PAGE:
Liverpool’s list of guest stars


December 5, 1944
If you feel like a memory test and ten minutes mental fun and games, cover up what appears below and try to answer this question: “How many guest players can you name who have played for Liverpool during the war?”

The query arose in a certain “local” a few days ago and I was asked to settle it. Those present made guesses varying from 30 to 150. Below is the full list, bar one. You remember the laddie who came along purporting to be a League player and gave such a comical exhibition that even George Formby could hardly have beaten it? He’s dropped. Total guests occupying each position is given in brackets.

Goalkeepers (7): Frank Swift (Manchester City), Jack Robinson (Manchester City), Sam Bartram (Charlton Athletic), William Fairhurst (Bury), Billy Teasdale (Tranmere Rovers), Alf Hobson (Chester), Jack Breeze (Chester).

Right backs (11): Roy Guttridge (Aston Villa), Jack Tennant (Stoke), Billy Cook (Everton), Jack Jones (Everton), George Jackson (Everton), Norman Kirby (Dundee), Alf Pope (Heart of Midlothian), Jack Westby (Blackburn Rovers), Fred Williams (Southampton), Bill Gorman (Bury), Sam Thorpe (Tranmere Rovers).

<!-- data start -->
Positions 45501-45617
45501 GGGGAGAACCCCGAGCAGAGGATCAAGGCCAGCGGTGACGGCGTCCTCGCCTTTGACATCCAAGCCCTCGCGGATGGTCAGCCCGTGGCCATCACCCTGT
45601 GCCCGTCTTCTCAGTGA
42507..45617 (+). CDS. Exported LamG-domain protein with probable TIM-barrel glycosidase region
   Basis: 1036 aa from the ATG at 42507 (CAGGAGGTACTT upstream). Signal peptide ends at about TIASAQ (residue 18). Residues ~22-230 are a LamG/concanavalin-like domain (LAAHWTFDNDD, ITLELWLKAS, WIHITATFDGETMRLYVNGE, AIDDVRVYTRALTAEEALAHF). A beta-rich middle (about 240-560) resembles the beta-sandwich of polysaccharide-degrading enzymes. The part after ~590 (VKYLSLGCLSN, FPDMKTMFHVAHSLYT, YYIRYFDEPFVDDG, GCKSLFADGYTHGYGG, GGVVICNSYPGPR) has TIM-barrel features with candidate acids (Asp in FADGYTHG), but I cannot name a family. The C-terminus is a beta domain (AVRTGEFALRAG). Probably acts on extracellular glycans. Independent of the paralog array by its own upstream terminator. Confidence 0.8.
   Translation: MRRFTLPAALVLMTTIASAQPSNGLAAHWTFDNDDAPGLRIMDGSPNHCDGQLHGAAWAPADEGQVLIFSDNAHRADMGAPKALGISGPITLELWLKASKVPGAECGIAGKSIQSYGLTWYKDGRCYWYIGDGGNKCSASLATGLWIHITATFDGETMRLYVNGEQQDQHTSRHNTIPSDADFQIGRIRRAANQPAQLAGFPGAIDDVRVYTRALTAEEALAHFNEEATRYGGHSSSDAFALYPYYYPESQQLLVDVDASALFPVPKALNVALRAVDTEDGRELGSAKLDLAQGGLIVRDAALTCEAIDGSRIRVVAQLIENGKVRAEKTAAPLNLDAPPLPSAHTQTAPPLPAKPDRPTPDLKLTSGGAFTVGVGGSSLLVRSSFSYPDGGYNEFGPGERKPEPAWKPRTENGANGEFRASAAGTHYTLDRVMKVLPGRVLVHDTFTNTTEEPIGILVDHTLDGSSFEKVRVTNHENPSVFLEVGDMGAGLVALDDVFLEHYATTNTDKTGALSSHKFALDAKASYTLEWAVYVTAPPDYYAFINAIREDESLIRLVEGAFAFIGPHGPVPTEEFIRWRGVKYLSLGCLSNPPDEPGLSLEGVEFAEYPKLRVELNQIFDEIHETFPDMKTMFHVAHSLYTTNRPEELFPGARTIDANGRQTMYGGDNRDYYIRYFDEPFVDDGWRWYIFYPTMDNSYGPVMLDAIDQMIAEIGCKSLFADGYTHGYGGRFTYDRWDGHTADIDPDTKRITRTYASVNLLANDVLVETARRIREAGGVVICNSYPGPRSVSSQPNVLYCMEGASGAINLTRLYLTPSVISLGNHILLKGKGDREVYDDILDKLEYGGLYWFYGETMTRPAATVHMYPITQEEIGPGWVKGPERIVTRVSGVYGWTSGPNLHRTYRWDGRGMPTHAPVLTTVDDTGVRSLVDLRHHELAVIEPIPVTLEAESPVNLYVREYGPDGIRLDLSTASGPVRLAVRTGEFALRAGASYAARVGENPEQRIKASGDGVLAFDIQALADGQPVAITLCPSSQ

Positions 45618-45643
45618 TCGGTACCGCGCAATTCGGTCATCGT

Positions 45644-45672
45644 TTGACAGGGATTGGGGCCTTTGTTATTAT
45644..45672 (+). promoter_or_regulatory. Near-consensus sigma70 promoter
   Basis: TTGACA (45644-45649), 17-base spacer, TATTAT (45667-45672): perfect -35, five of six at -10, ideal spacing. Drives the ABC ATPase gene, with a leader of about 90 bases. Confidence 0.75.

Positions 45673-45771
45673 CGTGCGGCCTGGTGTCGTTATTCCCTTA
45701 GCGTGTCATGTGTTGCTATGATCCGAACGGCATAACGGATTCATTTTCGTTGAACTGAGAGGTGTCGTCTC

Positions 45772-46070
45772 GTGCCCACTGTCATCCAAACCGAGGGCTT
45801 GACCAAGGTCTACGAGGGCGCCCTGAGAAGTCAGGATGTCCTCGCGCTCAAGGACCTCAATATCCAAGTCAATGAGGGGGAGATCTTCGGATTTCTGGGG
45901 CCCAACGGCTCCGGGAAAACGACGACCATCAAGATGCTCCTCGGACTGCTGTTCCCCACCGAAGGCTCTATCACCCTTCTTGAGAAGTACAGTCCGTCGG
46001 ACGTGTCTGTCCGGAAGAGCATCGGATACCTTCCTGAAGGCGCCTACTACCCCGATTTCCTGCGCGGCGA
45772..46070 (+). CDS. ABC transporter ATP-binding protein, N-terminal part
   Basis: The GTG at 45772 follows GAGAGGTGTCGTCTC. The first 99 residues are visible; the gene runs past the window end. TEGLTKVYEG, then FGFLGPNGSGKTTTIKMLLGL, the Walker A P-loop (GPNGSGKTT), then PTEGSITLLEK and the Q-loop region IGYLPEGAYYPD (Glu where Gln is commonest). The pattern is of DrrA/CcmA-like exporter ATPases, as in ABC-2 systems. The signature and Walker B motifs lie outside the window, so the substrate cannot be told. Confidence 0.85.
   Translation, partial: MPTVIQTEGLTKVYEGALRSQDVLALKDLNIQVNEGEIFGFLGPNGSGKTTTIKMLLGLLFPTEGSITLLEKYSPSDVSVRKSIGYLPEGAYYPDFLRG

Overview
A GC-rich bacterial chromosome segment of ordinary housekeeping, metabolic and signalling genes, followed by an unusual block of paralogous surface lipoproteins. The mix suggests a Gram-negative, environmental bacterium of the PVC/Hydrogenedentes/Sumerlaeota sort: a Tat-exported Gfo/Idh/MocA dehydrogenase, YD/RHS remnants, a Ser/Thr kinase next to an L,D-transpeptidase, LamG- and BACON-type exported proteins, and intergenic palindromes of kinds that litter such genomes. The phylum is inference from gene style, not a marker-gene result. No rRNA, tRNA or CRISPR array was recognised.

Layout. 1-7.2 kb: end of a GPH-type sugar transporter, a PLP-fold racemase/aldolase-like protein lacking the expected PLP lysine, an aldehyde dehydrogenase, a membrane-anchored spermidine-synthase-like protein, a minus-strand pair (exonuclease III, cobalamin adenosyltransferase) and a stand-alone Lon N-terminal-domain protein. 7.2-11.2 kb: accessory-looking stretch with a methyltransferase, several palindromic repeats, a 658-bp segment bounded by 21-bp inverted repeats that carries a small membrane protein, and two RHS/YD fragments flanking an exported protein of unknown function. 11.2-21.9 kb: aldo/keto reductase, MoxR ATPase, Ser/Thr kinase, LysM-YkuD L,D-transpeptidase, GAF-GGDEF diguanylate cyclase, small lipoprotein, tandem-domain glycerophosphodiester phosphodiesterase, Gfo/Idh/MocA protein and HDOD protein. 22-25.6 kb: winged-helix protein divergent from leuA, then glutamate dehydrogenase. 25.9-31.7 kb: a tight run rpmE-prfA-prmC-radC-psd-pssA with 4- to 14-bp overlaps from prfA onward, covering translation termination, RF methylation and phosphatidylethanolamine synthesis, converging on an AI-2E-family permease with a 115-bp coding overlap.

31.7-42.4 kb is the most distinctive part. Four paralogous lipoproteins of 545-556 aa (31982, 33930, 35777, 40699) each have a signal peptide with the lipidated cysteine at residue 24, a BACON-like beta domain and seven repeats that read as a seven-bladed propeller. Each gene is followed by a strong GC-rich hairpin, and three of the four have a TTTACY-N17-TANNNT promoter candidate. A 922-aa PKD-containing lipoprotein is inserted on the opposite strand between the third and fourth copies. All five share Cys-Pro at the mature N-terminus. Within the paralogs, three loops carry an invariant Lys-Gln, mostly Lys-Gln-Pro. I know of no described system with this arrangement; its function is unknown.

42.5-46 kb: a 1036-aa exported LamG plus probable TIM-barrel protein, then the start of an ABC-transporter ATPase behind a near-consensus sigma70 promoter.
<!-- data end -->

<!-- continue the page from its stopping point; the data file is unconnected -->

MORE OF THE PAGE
Left backs (6): Robert Stuart (Middlesbrough), Arthur Owen (Tranmere Rovers), Albert Young (Arsenal), Wood (Rochdale), Harry Mather (Burnley), Jeff Gulliver (Reading).

Right halves (9): Cliff Britton (Everton), Bill Shankly (Preston North End), Bob Batey (Preston North End), Tom Grosvenor (Bolton Wanderers), Charles Longden (Brighton and Hove Albion), Frank Rist (Charlton Athletic), Harry Johnston (Blackpool), Arnold Whiteside (Blackburn Rovers), Bert Whalley (Manchester United).

Centre halves (10): Stan Cullis (Wolves), Bert Turner (Charlton Athletic), Alan Brown (Huddersfield Town), Walter Halsall (Birmingham), Bob Pryde (Blackburn Rovers), Arthur Woodruffe (Burnley), Eric Keen (Derby County), Stan Charlesworth (Grimsby Town), Norman Low (Newport County), Steve Hughes (New Brighton).

Left halves (2): James Woodburn (Newcastle United), Arnold Grundy (Newcastle United).

Outside rights (3): Dennis Grainger (Southport), Syd Rawlings (Millwall), Jimmy McCormick (Tottenham Hotspur).

Inside rights (6): George Murphy (Bradford City), Peter Doherty (Manchester City), George Ainsley (Leeds United), Andy McLaren (Preston North End), Ronnie Dix (Tottenham Hotspur), George Farrow (Blackpool).

Centre forwards (7): Don Welsh (Charlton Athletic), Dennis Westcott (Wolves), Frank O’Donnell (Aston Villa), George Hunt (Bolton Wanderers), Billy Cairns (Newcastle United), George Mills (Chelsea), Jack Smith (Manchester United).

Inside lefts (11): George Drury (Arsenal), George Mutch (Preston North End), Robert Beattie (Preston North End), Lloyd Iceton (Preston North End), Dick Dorsett (Wolves), Johnny Carey (Manchester United), Fred Haycock (Aston Villa), Maurice Edelston (Reading), Archie Livingstone (Bury), Andy Black (Heart of Midlothian), Stan Butler (Southport).